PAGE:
A Newly Candid FDA on the Future Of Medical Device Regulation
We all know the Food and Drug Administration is one of the most important entities for those who develop drugs and medical devices, but for the public, and even many of the people in industry, it remains a notoriously mysterious organization. So I was very excited about the opportunity to have an in-depth phone conversation with Jeffrey Shuren, who heads the agency’s Center for Devices and Radiological Health. Shuren has played various policy roles at the FDA since 1998 and has been at the helm of the center since September, first as acting director, and then as official director since January this year.
When we spoke, Shuren had just returned from a Town Hall meeting that the FDA had sponsored in Boston, and where medical device manufacturers were not shy about voicing their concerns about the agency. Chief among them was how difficult it is to predict how the agency will react to submissions for device approval. Shuren was very conscious of this being a major problem, especially for small companies.
I sense the agency is really trying to reach out to the public, to industry, and to members of the press. This is just my personal experience, but when I used to be a reporter for a major national newspaper, covering very high-profile medical devices, I was very rarely able to get on the phone with top FDA officials, in spite of numerous interview requests. At the time, the agency spoke to the press mostly through spokespeople, and often solely via e-mail. It is very refreshing to see Shuren, as well as Joshua Sharfstein, the agency’s deputy commissioner, giving interviews these days. This is the kind of transparency the agency has needed for a while.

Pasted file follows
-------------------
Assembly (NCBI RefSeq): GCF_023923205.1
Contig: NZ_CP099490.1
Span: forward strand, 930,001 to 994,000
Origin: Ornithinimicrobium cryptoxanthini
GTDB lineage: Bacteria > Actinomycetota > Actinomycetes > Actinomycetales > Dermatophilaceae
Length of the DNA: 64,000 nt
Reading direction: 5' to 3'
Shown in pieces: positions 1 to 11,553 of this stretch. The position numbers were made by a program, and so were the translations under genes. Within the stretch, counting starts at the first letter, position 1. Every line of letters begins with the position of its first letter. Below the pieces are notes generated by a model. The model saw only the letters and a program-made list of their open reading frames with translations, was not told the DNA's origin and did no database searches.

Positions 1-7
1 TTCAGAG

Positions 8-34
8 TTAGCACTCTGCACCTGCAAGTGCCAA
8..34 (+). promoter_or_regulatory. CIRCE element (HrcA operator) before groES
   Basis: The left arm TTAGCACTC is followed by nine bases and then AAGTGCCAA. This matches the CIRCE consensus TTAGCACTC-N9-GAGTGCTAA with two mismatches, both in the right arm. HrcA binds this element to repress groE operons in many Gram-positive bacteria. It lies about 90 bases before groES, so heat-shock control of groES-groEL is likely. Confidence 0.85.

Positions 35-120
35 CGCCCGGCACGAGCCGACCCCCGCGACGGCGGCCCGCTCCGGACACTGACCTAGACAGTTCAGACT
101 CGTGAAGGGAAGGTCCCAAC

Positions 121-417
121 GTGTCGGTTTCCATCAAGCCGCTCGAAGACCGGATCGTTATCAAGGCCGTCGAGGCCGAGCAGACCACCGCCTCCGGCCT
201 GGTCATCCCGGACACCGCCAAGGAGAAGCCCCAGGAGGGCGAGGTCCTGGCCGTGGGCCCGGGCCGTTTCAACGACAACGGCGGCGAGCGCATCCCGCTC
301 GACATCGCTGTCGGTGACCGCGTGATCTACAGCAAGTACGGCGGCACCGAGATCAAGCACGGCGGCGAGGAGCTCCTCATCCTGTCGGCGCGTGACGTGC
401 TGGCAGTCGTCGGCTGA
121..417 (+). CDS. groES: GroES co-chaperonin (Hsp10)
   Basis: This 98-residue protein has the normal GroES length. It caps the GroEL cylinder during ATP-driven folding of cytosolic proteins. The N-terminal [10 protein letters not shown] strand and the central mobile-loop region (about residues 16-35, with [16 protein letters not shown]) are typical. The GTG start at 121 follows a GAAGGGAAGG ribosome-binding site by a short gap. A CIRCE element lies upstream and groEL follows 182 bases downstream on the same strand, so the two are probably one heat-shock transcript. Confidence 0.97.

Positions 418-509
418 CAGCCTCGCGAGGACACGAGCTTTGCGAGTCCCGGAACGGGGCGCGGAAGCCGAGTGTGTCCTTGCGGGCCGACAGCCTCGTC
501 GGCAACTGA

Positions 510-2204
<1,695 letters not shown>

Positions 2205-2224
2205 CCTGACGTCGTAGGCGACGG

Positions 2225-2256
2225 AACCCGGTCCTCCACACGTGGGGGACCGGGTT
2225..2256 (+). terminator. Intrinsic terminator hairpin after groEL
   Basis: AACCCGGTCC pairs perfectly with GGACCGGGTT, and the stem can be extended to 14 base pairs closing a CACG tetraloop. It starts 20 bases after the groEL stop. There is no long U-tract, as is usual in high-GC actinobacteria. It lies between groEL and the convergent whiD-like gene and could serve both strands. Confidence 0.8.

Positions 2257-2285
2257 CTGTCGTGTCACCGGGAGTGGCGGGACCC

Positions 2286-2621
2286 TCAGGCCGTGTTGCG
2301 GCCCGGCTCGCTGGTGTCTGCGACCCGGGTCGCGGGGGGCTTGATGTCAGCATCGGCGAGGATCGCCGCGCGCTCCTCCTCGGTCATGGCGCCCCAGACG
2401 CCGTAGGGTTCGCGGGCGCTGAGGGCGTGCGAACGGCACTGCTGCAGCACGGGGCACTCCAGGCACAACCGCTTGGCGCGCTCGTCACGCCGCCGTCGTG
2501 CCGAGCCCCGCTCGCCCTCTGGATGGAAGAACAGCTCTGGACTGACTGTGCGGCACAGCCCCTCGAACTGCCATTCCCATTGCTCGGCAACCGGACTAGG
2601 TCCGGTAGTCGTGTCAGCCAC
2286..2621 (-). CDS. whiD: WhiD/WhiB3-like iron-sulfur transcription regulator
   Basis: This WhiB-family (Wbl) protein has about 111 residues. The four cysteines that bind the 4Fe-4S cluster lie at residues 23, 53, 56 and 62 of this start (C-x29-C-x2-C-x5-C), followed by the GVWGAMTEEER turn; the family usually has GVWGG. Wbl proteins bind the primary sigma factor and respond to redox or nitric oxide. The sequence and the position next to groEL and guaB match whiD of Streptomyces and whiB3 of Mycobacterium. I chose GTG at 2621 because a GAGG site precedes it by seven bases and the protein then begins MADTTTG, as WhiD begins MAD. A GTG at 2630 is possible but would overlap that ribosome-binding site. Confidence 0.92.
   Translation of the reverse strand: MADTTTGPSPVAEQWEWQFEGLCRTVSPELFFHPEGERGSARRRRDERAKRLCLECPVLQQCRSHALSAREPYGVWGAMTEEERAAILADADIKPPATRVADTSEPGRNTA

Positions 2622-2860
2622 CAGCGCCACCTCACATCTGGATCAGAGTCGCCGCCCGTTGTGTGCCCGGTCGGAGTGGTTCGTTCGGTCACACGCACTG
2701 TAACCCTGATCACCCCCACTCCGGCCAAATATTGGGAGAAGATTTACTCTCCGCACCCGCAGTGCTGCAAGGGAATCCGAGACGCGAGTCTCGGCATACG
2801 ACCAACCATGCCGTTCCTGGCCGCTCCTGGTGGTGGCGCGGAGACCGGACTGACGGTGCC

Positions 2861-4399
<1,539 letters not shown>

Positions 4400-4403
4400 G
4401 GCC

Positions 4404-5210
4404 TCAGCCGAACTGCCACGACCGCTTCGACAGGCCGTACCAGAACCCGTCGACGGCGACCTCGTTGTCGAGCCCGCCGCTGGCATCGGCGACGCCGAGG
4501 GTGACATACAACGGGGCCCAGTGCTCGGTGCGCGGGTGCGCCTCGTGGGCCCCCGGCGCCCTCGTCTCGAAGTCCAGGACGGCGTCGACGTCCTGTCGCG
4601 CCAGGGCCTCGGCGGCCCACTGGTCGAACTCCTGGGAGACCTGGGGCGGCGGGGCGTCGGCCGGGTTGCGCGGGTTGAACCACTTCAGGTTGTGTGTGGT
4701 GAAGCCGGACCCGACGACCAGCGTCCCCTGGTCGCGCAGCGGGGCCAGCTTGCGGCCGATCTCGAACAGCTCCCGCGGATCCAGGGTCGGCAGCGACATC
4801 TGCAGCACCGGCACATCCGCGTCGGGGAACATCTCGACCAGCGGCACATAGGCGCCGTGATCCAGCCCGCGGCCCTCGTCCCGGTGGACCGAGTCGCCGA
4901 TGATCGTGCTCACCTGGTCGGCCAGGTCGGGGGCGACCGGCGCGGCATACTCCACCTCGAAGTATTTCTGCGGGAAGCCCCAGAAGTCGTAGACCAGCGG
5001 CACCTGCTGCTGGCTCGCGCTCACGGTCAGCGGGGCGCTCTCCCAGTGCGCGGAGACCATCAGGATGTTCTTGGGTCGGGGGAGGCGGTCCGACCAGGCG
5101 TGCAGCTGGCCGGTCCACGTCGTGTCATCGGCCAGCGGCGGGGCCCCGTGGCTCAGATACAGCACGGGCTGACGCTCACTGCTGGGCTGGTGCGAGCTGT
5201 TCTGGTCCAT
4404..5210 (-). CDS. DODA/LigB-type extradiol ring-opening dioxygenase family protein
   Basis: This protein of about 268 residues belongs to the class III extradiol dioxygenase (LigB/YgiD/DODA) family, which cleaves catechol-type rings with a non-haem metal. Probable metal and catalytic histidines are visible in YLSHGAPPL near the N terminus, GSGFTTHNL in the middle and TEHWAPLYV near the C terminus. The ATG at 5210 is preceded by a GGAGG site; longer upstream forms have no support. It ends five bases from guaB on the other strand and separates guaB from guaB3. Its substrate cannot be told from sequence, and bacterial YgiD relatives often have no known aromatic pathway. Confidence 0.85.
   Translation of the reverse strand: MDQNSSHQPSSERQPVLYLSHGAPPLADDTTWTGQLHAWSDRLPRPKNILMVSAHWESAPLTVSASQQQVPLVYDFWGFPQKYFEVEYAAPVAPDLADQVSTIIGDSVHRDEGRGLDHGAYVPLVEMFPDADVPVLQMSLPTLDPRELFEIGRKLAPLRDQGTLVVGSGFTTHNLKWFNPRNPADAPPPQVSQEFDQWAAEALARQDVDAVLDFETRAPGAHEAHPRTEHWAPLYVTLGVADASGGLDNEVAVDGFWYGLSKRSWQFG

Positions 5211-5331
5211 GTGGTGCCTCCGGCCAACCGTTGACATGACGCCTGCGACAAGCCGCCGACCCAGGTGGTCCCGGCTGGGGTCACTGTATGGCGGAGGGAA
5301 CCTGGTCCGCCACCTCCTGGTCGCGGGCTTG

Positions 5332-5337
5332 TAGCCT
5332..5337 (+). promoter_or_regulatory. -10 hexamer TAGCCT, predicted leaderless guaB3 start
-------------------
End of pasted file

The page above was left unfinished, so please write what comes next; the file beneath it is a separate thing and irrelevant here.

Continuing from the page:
Anyway, here’s an excerpt of my interview with Shuren. Among other things, we talked about how the agency is taking a more proactive role in not only ensuring device safety, but also balancing safety with efficacy. We talked and about the future of the controversial 510k program, through which many manufacturers get their devices approved following few or no clinical trials by showing that the new devices are “substantially equivalent” to ones already on the market. These are issues I bet many of you in the industry will be interested in.
Sylvia Westphal: How did things go at the town hall meeting?
Jeffrey Shuren: I found the session very valuable. Having a two-way dialogue for people to talk about whatever is on their mind and to have us engage in a back-and-forth is the best way to understand what’s most important to the people who we regulate and also the people we serve, because ultimately we are serving the public.
SW: I know manufacturers spoke up fervently.
JS: I think there were some very important comments that we heard and number one on the list is predictability. Providing predictable and consistent regulatory pathways to market and being predictable in other actions that the center takes is paramount for industry to plan for what they need to do to develop a device and get it to market, and also for venture capitalists to … Next Page »